Ethics of Aesthetics – Part 2

Looking back at my former post, I realise that I was a bit grumpy and frustrated when I wrote it. Maybe mostly because it is such a difficult and complicated dilemma that I struggle with on a daily basis. I have thought a bit more about it and this has come to mind:

There is no blue print for photographing people who live in underprivileged circumstances. First of all, living in poverty is relative and we should not let our pity be the ruling emotion for determining a life as a victim or of less valuable than ours. Even though the circumstances people live in are terrible and they would like to get out of it themselves, it is condescending to talk about them as victims, problem cases etc. When we photograph them, we enter their lives, a life in which we would not be able to live with for a single day.

This alone should make us respectful when photographing them, and giving them the room to show who they are, in a way they are comfortable. If there is no proper agreement beforehand, or if it is not clear what the photographs are being used for, then the problem is there, not as much in the way the photos turn out.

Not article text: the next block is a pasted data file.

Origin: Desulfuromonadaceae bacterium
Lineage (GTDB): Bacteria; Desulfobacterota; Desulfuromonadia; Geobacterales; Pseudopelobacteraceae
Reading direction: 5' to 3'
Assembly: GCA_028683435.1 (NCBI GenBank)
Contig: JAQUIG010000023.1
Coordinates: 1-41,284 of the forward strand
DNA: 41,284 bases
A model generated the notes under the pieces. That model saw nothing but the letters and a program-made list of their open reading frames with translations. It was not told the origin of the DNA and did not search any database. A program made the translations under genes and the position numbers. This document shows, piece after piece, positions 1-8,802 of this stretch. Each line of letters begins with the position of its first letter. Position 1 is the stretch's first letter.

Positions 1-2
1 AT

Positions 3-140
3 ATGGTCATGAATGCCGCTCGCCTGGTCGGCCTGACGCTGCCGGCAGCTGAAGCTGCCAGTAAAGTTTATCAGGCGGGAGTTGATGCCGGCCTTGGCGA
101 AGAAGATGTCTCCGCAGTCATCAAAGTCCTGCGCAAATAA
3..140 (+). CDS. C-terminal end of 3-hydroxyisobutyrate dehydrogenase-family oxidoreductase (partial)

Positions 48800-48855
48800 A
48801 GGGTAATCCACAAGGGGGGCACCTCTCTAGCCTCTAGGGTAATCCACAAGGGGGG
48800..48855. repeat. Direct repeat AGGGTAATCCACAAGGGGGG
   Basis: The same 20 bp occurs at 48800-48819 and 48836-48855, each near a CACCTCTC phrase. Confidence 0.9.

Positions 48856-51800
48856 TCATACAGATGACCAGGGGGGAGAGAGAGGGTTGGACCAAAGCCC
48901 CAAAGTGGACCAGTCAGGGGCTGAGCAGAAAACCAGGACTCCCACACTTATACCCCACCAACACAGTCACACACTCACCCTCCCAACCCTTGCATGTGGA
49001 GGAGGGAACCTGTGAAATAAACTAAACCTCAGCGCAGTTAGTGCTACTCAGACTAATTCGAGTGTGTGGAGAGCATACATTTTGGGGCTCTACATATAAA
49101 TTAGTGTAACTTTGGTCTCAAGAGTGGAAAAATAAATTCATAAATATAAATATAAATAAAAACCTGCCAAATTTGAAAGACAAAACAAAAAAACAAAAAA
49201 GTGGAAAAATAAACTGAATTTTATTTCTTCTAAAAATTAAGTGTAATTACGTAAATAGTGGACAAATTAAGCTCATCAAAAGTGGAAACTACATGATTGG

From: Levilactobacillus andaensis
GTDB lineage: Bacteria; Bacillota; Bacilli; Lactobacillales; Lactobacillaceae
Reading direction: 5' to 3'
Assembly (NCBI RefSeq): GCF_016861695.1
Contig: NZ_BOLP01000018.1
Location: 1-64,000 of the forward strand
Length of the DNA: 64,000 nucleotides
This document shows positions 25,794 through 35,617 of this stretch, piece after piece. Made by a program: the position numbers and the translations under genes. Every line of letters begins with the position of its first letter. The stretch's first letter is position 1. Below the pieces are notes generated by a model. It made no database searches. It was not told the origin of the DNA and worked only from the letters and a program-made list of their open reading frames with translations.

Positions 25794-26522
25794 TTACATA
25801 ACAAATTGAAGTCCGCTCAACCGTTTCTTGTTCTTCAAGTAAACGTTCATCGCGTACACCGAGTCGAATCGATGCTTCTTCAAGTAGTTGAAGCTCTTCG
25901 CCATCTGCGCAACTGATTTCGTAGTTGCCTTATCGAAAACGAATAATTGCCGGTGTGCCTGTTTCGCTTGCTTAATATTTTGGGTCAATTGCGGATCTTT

Yesterday morning, I visited a slum that I wanted to photograph, because it has a very lively puppet making community. I ended up not taking any photographs, because people were just waking up, poohing in the open sewage and at their most vulnerable. It just didn’t feel right to invade their homes, although they are out and open in the street.

But the light was gorgeous, the colours beautiful and I saw some great photo opportunities. My friend who came along did take photographs. I wonder if I think too much, but I really don’t want to produce work that would make me feel guilty afterwards.

It’s a fine balance.


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